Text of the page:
Takin' Care of BusinessThis book is a small valuable gem. I breezed through it within an hour, but it gave me multiple light bulb moments.
Traditionally, let’s start from (a couple of):


1. No Kindle version.
C’mon! We have the 21st century here! Who am I, a caveman, to read the paperback version?

2. No summary at the end of the chapters.
What’s going on here? Maybe the authors work only with smart people who don’t need a bullet-point summary after a lesson? Well, I’m dumber than that. I badly needed such a summary.

The book may be short, but it’s packed full with ideas and actionable disciplines. It’s easy to breeze through the book and forgot 95% of the awesome advice it contains.
In the end, I had to go over the book once again and make such bullet points by myself.

Does it look like suspiciously few cons? Well, it’s a great book. It has many more


1. The opening.

Brian Buffini starts the book by quickly sharing his rags to riches story. But he doesn’t leave you with the impression of being a winner in shiny armor. Instead, he shares his top 10 mistakes in business.
It’s been refreshingly vulnerable.

2. The beginning.

The whole book is packed with great ideas and practices. But the first chapter is packed full and then some.

“An economic downturn or recession is ultimately a great thing for your business—if you can survive it.”

That’s the core message of the book and it was never more actual than during the recent coronavirus pandemic.
A good message, if you ask me.
Right behind this big inspiring message follow a string of neatly tailored ideas:
-the three fundamentals every business must have in place in order to succeed;
-an image of a business as a three-leg stool;
-a simple rating system, which predicts your yearly revenue;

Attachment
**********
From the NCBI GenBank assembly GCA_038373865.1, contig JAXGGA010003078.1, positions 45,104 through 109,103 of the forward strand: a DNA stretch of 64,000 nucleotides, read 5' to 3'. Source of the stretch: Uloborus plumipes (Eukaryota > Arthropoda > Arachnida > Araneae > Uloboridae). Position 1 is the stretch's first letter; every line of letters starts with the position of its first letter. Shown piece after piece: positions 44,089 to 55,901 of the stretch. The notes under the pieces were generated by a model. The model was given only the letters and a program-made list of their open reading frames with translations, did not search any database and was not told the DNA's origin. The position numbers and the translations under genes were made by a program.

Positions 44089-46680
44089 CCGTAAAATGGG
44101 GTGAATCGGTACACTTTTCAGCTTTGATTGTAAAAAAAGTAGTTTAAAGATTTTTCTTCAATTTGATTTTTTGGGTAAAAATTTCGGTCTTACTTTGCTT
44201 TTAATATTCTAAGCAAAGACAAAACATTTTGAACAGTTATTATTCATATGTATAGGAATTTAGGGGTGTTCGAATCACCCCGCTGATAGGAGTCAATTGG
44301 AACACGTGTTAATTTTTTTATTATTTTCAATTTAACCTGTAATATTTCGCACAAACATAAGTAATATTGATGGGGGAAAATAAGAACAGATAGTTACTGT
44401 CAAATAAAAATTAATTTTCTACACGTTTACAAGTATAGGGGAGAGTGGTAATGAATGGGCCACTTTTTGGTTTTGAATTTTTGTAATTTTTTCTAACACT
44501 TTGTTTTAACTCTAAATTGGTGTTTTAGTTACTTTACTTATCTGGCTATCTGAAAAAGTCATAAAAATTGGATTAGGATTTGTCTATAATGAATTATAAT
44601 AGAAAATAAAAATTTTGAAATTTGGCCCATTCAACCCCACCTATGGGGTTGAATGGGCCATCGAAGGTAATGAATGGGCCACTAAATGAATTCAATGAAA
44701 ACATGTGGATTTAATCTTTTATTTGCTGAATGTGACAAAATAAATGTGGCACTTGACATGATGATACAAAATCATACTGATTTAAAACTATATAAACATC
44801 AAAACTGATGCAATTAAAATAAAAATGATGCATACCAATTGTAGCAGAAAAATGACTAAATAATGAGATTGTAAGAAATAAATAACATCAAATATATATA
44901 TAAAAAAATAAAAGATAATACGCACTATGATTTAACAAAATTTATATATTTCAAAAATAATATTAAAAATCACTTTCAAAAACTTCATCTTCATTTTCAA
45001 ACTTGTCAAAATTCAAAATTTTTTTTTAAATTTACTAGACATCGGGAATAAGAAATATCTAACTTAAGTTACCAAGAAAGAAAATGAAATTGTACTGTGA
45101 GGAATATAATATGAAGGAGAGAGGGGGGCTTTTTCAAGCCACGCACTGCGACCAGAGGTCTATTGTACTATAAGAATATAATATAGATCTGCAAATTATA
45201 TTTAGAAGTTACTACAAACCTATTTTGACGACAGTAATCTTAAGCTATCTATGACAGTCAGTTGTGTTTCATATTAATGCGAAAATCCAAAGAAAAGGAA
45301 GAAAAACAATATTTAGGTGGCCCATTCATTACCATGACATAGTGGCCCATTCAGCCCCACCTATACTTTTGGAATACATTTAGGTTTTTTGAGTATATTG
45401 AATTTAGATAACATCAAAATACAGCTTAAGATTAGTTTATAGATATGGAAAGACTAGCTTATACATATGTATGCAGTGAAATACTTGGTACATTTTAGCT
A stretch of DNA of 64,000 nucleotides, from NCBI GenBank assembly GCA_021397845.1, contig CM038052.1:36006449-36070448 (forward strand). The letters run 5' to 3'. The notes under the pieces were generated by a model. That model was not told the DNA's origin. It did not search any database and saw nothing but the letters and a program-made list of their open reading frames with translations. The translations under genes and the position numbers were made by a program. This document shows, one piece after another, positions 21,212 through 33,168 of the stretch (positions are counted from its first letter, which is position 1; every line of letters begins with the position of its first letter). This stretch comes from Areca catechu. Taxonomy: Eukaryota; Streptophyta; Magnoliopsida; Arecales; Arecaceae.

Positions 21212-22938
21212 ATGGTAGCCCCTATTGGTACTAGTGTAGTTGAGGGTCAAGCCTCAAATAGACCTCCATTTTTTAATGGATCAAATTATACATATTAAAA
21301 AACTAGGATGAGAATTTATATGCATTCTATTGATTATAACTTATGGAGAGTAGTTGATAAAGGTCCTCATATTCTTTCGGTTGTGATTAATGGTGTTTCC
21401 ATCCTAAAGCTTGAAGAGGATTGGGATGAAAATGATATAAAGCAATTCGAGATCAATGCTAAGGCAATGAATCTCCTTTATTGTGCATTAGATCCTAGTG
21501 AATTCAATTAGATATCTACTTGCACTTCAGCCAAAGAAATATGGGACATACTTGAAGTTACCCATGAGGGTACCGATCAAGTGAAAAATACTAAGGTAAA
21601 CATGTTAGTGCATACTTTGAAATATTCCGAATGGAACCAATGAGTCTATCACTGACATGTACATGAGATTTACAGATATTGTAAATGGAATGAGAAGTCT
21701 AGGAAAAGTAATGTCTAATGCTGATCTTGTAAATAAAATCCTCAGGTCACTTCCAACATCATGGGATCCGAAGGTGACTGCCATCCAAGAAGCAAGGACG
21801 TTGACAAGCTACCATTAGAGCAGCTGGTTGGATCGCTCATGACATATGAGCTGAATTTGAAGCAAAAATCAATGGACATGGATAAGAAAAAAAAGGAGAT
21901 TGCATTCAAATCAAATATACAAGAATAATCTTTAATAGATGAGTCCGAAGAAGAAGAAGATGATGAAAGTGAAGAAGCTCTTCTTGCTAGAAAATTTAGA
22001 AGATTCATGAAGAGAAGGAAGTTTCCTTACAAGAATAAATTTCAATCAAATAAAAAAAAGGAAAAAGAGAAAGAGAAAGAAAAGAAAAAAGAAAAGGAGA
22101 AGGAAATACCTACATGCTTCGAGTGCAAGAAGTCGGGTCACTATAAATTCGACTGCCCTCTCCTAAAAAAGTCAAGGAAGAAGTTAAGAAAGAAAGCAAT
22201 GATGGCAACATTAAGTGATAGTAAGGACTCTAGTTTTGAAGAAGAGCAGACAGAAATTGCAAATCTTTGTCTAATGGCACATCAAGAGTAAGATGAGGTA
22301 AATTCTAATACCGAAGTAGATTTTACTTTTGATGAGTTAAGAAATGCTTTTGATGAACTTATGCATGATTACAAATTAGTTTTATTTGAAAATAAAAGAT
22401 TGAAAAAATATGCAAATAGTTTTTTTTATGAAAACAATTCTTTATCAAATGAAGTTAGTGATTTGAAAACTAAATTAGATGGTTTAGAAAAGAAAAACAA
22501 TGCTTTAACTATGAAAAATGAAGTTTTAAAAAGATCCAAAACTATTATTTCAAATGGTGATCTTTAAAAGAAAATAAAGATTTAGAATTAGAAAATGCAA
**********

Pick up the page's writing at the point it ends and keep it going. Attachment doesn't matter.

-and the light bulb at the end: which element is the most important.
Spoiler alert! You may get the idea from this quote:

“Customer service is your job; sales & marketing is your business.”

3. And it gets better with every chapter.

An explanation of why relational marketing is so superior to transactional marketing.
Simple tips that will help you create your contacts database and sort and qualify your contacts.

4. Takin’ care of sales.

There wasn’t a single selling tactic in this whole chapter. It was all about methods to build relationships with your customers. This is really what sales are about.

5. Content.

Two other stool’s legs are as thoroughly examined as the first one. Why customers refer? Finance 101 for small business owners – it’s all analyzed and explained in very few words.
You don’t get overwhelmed. You get the specific practical tips to instill in your own business.
Brian and Joe’s advice is very actionable. You will get everything spelled out, including the list of daily, weekly, monthly quarterly and yearly disciplines to follow to take care of your business (sales & marketing).

6. Short and to the point.

There is no fluff in Takin’ Care of Business. Yet, it contains plenty of personal anecdotes from the authors’ business life. Those stories aptly illustrate business principles Brian and Joe are teachings.

7. True stories.

BTW, authors don’t just use their stories. Each chapter ends with a story of one person and business. They are both role-model type of lessons and warning-signs lessons.
Human beings absorb knowledge by sharing stories. Including them was a very smart move.

8. Nice design.

That was the icing on the cake. Not only the book was practical and laid out. It was visually appealing too. The formatting and images in the book were top-notch. You couldn’t have discerned this book from any traditionally published bestseller.


Takin’ Care of Business is beautiful. Inspiring. Practical. Simple. It contains no fluff. It’s full of actionable tips.
And it works. Tens of thousands Buffini & Company customers who make 8x more than average realtors are enough as a proof of concept for me.

Takin’ Care of Business Book Review

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